Historically, a typical recession/recovery cycle has taken a couple of years to complete. During the recession - let’s say it originates with a drop in export demand - companies cut back production, lay off workers, and investment and consumption spending fall. Monetary and fiscal policies respond, exports recover, companies rehire their workers and move production back to normal.
But this cycle has not been a typical one. The downturn was deep and has proved to be long lasting. Canada’s export sector not only cut back on production and laid off workers, many companies restructured, many simply disappeared.
Recent Bank of Canada research on exporters sifted through more than 2,000 categories of underperforming, non-energy exports. We found that the value of exports from about a quarter of them has fallen by more than 75 per cent since the year 2000. Had the exports of these products instead risen in line with foreign demand, they would have contributed about $30 billion in additional exports last year. By correlating these findings with media reports, we found that many were affected by factory closures or other restructurings.
Obviously, not all of this can be blamed on the financial crisis and the ensuing downturn, but for companies that were already struggling with competitiveness, the crisis surely accelerated things. The point is, when companies downsize, relocate or close their doors, the effects on the economy are permanent. Those specific lost exports will not recover - something else is more likely to take their place, but that requires that surviving companies expand, or new exporting companies be created. And both such processes are bound to be much slower than in the typical recession/recovery scenario.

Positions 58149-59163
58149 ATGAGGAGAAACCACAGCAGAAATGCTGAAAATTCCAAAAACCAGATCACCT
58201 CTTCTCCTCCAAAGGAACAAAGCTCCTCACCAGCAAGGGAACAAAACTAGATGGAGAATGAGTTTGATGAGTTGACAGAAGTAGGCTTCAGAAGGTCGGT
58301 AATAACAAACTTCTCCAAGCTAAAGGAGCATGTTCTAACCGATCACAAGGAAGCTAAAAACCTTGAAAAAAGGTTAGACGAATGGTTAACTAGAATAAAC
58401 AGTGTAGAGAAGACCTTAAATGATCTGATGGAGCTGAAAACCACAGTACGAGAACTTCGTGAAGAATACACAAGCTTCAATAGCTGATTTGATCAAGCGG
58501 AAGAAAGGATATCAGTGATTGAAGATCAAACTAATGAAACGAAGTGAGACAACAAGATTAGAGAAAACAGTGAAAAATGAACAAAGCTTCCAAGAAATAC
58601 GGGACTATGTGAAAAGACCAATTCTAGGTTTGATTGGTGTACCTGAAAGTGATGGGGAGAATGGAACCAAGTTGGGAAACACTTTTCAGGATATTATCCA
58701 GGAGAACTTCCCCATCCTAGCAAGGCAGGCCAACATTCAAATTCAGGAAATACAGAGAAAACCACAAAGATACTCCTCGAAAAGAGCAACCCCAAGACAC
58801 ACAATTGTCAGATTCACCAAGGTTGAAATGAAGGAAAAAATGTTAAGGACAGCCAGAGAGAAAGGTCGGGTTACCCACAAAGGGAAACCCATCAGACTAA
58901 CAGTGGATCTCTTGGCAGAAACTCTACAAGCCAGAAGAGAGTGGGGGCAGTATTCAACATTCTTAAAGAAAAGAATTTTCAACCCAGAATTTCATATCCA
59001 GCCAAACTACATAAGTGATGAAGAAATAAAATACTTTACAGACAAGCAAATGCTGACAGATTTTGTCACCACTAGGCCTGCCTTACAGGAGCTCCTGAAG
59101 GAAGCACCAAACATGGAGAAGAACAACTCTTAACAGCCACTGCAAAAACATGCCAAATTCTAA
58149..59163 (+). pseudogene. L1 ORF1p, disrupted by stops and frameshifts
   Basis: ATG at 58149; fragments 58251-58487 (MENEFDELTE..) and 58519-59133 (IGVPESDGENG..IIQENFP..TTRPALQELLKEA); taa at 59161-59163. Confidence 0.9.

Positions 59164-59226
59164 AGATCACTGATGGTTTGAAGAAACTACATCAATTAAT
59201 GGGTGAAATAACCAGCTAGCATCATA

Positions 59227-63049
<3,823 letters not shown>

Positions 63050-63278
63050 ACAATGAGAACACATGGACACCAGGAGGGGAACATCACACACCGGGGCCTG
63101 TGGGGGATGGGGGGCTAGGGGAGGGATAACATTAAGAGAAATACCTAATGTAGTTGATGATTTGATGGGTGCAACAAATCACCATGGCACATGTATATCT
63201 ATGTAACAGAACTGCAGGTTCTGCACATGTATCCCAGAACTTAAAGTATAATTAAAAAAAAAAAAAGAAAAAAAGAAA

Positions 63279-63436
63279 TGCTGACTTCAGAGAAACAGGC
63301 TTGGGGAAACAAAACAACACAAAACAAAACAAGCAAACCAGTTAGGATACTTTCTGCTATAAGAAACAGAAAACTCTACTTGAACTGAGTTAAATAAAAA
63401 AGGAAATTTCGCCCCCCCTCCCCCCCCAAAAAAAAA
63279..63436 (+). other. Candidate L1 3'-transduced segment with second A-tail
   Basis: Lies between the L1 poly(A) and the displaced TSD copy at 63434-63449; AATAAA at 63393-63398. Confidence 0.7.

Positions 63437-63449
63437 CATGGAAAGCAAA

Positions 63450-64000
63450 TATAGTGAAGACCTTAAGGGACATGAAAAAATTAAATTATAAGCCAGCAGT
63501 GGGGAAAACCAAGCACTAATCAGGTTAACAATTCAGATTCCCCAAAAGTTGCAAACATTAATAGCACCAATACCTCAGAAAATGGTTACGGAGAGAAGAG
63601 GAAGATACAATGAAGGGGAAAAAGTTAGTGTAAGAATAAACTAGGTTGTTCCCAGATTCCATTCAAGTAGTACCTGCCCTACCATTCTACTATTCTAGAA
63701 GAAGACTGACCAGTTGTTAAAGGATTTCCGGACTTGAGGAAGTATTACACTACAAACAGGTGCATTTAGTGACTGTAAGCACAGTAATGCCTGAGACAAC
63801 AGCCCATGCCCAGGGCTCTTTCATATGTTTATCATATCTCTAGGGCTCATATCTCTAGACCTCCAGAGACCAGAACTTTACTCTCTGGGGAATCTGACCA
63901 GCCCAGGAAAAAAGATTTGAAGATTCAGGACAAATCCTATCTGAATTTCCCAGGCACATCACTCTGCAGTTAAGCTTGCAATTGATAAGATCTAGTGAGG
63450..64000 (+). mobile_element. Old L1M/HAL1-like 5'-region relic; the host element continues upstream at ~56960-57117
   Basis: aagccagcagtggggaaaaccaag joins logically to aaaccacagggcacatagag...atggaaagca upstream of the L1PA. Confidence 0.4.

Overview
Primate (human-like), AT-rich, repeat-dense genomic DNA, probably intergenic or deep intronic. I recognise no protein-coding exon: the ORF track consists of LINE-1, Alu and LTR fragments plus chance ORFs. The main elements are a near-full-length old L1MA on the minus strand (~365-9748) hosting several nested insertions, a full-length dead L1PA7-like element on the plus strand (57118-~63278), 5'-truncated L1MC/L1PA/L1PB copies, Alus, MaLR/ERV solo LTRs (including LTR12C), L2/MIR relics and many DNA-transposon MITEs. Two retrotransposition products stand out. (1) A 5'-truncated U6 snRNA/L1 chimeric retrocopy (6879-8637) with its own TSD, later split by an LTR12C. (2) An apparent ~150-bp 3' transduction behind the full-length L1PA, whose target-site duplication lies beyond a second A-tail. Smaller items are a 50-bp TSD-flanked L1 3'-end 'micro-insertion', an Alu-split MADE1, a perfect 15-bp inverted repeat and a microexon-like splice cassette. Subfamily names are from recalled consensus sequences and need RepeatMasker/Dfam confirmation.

A destructive downturn also creates long-lasting effects in our labour market, since the associated jobs are lost permanently. We have recovered well from the employment losses during the downturn, but our labour market has not yet returned fully to normal.
Indeed, labour conditions in Canada point to material slack in the economy. We have been creating jobs at a trend rate of less than 1 per cent, well below what one would expect from an economy that is recovering. Furthermore, much of the recent employment growth has been part time. There are over 900,000 people in Canada who are working part time but would prefer to be in full-time positions, and total hours worked are barely growing at all.
And then there are the young people who are out of work, underemployed or trying to improve their job prospects by extending their education. We estimate that there are around 200,000 of these people, and I bet almost everyone in this room knows at least one family with adult children living in the basement. I'm pretty sure these kids have not taken early retirement.
The good news is that these destructive effects should be reversible over time. Once we have seen a sustained increase in export demand, uncertainty about the future will diminish and firms will respond. Our research indicates that many of the export sectors that we expect to lead the expansion still have some excess capacity to meet higher demand. This is one reason why our productivity growth has picked up recently - firms are responding with what they have, and job creation has remained modest. But once those capacity limits are reached, exporting firms will begin to rebuild their production capacity with new investments and job creation will pick up. Those same conditions will be ideal for fostering new firm creation, and as we all know, new companies create a disproportionate share of new jobs.